I really enjoyed the panel discussion about reading and technology on Friday afternoon with three very eloquent and knowledgeable panelists.  Bev Humphrey talked about using new technologies to support literacy while Jonathan Douglas made the point that the Reading Agency's research into reading habits have shown a decline in reading in all formats, but that children are accessing story in new ways that still promote language and creativity.  Dave Coplin, from Microsoft, won the crowd over talking about how what he does should support what we do and that, if anything, the existence of the Internet makes a Librarian more important for curating and finding knowledge.  He said he doesn't see the point in teaching how to use particular software, but teaching children critical thinking and research skills is vital.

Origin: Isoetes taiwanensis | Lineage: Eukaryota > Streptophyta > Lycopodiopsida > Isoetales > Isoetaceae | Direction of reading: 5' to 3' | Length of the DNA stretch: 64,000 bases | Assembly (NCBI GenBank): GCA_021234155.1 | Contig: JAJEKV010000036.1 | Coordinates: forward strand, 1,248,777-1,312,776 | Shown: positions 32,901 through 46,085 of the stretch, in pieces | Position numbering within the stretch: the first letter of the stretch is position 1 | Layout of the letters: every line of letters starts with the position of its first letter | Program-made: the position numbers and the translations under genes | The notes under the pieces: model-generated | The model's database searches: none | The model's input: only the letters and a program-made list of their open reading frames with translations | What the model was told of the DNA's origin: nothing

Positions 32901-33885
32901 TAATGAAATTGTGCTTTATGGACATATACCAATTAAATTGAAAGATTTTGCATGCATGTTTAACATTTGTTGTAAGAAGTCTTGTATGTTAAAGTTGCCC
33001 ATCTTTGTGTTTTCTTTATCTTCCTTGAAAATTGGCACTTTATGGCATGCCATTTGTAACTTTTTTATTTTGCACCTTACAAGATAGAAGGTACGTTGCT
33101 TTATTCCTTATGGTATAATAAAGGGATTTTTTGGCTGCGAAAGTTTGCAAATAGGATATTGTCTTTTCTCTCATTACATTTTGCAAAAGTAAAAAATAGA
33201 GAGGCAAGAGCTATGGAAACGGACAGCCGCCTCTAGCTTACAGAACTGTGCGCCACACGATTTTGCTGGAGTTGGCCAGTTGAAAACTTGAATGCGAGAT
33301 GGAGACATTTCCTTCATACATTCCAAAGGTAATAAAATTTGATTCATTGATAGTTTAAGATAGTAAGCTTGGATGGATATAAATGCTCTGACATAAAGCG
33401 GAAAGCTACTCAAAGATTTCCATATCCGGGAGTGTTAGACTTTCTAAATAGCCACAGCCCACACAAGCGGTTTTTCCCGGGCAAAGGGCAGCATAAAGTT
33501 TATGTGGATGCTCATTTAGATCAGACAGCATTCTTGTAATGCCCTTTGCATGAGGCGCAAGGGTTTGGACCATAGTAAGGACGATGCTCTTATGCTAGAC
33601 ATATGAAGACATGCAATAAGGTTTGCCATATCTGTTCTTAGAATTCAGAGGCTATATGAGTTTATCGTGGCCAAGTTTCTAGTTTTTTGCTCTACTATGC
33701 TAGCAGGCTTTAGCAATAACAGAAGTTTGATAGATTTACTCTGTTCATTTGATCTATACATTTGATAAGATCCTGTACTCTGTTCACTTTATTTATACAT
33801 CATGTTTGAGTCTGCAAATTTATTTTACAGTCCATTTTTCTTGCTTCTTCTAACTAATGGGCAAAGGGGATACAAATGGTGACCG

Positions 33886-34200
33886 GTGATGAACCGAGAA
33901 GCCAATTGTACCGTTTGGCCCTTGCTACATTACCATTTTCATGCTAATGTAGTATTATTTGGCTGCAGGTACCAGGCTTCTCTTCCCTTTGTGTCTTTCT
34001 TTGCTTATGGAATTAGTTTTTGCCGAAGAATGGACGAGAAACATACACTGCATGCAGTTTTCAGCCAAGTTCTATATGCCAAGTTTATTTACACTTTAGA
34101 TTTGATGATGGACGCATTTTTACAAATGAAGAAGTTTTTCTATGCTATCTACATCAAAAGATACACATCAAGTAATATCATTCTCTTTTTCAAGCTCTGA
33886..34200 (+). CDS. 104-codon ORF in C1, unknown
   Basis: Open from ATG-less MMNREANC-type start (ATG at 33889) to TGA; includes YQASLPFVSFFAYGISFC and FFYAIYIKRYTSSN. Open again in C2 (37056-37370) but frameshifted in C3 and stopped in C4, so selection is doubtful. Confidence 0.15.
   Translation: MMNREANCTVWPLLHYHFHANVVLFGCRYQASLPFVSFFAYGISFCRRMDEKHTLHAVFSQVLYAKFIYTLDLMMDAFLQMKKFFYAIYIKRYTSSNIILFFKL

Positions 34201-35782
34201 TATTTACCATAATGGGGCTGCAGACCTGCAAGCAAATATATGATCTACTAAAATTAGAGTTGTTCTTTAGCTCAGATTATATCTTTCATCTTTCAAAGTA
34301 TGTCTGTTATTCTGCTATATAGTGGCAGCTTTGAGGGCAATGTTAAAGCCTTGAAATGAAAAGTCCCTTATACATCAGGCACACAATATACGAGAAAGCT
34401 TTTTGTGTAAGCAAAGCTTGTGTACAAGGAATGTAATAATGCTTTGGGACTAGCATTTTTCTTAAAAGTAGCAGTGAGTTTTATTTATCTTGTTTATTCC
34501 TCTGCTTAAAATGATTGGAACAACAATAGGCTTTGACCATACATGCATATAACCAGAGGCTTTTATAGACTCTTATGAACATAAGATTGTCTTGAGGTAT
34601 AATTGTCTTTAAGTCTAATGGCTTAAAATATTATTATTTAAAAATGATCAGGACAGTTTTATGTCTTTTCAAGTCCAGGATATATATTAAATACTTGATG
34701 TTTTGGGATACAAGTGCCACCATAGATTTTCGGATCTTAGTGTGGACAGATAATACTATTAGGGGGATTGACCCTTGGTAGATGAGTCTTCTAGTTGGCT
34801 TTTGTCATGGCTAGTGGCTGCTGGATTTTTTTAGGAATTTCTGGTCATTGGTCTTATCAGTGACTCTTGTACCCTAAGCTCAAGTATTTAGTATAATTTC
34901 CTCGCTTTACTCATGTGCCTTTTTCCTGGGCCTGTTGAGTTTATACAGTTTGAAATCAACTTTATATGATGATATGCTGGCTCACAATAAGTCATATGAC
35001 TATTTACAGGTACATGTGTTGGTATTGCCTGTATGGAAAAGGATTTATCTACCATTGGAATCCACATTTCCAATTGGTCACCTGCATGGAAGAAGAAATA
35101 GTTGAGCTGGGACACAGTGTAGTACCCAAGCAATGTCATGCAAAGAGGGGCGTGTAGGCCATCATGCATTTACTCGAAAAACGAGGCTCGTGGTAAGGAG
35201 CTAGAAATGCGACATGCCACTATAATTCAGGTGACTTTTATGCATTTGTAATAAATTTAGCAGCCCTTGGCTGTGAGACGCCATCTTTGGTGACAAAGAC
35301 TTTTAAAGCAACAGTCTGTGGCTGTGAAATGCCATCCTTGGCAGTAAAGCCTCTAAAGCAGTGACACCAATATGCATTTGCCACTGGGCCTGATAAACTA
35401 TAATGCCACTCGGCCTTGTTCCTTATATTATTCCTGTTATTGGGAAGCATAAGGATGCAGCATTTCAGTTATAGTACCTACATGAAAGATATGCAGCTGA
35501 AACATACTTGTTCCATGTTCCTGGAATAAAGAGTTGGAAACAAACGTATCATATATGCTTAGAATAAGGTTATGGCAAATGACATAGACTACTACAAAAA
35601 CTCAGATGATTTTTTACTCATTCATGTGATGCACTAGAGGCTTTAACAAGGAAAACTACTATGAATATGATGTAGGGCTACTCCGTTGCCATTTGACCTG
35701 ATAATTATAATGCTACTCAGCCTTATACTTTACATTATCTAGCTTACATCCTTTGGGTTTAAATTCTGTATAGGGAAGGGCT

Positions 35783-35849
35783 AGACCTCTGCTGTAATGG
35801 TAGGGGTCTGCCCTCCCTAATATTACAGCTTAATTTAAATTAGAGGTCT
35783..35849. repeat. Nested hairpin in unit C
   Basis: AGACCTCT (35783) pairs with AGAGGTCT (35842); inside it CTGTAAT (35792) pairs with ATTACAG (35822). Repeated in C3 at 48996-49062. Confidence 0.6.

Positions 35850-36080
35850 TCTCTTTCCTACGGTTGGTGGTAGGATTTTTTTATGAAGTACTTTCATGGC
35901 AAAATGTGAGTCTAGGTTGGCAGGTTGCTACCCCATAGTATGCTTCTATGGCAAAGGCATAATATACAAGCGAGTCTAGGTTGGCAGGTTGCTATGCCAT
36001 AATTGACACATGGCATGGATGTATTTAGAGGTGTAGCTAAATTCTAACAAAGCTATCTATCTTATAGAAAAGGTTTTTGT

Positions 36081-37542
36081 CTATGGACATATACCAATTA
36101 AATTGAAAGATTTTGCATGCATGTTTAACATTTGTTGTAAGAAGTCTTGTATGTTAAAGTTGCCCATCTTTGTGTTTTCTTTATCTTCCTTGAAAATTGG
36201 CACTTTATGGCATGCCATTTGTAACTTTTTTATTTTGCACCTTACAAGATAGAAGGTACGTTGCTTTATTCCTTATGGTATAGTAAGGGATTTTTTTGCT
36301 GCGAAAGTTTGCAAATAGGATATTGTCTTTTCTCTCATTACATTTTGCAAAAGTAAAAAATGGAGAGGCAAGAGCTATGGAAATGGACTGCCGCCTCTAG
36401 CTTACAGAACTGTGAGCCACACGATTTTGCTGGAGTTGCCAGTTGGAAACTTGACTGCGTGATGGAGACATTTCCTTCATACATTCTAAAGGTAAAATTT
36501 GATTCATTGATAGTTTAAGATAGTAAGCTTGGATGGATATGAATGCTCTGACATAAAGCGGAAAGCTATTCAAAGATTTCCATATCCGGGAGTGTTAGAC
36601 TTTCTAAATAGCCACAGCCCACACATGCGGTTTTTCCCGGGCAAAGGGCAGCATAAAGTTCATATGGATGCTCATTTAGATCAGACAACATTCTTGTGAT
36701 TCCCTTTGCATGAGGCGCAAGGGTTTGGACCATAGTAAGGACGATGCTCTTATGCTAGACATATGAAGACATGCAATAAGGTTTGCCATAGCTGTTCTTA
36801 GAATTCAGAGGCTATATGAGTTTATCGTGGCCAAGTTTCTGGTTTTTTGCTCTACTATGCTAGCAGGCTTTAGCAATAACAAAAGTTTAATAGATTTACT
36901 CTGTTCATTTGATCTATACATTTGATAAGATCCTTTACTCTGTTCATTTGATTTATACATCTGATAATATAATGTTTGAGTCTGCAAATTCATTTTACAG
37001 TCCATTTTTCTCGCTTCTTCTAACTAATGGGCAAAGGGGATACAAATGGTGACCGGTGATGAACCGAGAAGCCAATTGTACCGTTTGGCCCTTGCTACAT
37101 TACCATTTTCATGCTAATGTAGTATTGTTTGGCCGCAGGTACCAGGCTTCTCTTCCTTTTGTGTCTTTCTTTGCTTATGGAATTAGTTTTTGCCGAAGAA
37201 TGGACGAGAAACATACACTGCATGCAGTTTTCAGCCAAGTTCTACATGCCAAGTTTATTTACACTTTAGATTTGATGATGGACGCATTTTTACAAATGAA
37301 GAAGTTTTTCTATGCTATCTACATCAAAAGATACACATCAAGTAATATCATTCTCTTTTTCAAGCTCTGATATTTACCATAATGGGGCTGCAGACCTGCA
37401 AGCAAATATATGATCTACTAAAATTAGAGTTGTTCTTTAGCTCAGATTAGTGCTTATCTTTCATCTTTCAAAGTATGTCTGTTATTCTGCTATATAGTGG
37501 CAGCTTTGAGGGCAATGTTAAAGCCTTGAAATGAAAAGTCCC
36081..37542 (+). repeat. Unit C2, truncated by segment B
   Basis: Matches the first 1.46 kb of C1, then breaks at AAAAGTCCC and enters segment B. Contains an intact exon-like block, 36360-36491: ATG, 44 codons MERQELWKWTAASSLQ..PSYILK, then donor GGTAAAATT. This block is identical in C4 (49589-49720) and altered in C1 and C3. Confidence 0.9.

Storytelling over dinner capped off the evening wonderfully, I enjoyed listening to John Agard so much that I had to rush to the bookshop to buy a book of his poetry for him to sign.
Friday's haul of books, bags, posters,
mug, postcards and bookmarks
Saturday's intense but rousing panel discussion around 'Reading in the political spotlight' with a stellar panel was excellent.  My favourite quotes were from Aidan Chambers, who made it clear that he disagreed with government interference in the work of specialists, and that we must not confuse the profession of teacher with the act of teaching because as Librarians we can teach more!  Simon Mayo chaired the panel and made some great points himself about the tangible difference between a school which holds it's library at it's heart and one that doesn't have one.  Again, the after dinner entertainment was fantastic, with Morris Gleitzman keeping the room silent for an hour with his fascinating life story.